Spark’s growth market success offset by declines in legacy service

Spark has posted overall revenue growth of just one percent for FY18

Spark has posted overall revenue growth of just one percent for FY18 after declines in revenue from legacy voice, managed data and networks revenues largely offset growth in revenue from mobile (up 6.9 percent) and in cloud, security and service management (up 15.1 percent).

These increases added $132m to revenue, offset by a $100m decline from the legacy services. Overall revenue for the year rose $35m to $3,649m. EBITDA was down 2.7 percent to $1,038m and net profit after tax down 7.9 percent to $385m.

However Spark said that, after allowing for the impact of $49m (and $35m net of tax) costs of change associated with Quantum, its program designed to make it the country’s lowest cost operator through radically simplified and digitised processes, products and services, net profit was up 0.5 percent to $420m.

“The acceleration meant additional implementation costs of $24m were brought forward into FY18 earnings, which added to the $25m cost of change Spark had already planned for,” Spark said.

In May Spark announced plans to accelerate Quantum and downgraded guidance for its full year EBITDA in light of the expected costs of this acceleration.

Chair Justine Smyth said the decision to accelerate Quantum had been “based on our increasing confidence that the business could improve customer experience and operate under a lower cost structure in an Agile model.”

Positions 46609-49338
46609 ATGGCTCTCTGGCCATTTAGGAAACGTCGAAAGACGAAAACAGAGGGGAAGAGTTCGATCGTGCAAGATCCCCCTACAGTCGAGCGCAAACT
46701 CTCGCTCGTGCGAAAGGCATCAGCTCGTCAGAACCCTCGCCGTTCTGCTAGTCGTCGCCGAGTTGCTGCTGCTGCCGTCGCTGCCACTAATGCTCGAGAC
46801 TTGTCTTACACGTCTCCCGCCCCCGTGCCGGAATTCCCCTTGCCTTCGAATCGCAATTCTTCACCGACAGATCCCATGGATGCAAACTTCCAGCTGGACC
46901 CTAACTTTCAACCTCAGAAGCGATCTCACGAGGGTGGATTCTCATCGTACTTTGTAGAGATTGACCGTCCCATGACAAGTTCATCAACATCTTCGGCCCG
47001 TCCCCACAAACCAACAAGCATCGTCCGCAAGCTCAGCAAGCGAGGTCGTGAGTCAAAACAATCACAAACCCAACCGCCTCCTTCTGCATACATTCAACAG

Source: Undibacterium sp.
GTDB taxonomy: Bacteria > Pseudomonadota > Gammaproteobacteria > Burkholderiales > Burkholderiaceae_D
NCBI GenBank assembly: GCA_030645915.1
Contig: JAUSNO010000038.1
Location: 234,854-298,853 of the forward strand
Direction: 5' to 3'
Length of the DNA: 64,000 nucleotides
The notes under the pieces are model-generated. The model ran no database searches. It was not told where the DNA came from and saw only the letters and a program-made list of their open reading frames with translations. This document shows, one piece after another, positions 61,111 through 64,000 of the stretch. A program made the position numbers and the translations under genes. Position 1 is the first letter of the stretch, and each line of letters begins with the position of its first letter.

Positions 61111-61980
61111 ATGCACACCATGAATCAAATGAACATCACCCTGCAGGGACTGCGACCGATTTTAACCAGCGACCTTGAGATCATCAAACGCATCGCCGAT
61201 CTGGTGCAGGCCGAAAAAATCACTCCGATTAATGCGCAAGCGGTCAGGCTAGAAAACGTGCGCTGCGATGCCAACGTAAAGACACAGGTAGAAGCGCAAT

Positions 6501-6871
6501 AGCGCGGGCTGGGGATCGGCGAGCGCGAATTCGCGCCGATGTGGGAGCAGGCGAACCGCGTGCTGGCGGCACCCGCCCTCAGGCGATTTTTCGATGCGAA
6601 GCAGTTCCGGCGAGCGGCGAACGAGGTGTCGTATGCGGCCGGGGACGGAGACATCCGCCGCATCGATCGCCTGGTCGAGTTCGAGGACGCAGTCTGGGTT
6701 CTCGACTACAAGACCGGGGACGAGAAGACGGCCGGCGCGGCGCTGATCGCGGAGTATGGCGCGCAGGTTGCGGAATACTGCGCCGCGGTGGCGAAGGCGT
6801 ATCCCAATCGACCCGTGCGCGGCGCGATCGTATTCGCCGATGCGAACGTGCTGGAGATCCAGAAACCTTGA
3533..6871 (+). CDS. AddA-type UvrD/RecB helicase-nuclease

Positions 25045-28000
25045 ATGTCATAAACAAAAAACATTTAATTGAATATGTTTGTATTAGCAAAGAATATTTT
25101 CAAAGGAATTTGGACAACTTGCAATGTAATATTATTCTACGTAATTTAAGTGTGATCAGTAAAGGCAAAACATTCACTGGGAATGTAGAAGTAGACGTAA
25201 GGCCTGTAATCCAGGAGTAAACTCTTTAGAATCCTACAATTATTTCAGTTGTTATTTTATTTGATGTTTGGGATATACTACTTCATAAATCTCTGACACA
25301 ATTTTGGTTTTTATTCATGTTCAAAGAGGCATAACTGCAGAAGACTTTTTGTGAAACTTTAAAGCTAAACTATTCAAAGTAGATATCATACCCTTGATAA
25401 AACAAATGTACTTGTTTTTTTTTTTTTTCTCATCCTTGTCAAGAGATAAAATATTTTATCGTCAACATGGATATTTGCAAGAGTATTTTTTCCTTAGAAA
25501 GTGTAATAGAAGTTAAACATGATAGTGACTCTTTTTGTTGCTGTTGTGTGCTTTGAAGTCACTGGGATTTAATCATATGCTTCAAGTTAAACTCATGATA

Spark said it remained on track, over time, to increase its EBITDA margin into the low 30 percent range (from high 20 percent range currently). This growth, it said would be underpinned by “sustained revenue growth and cost reductions in core business areas complemented by selectively entering new high-growth markets to unlock additional revenue streams and business models.”

Spark considering retail bond offer

Spark through Spark Finance — the company that carries out the borrowing activities for the Spark group — is considering making an offer of unsubordinated, unsecured fixed rate bonds to institutional and New Zealand retail investors.

The bonds are expected to have a term of 5.5 years and to mature in March 2024. It expects to release full details of the offer on 29 August 2018 and has appointed Westpac as arranger and ANZ Bank New Zealand, together with Westpac, as joint lead managers.

No detail was given of the amount of money it is looking to raise.

 

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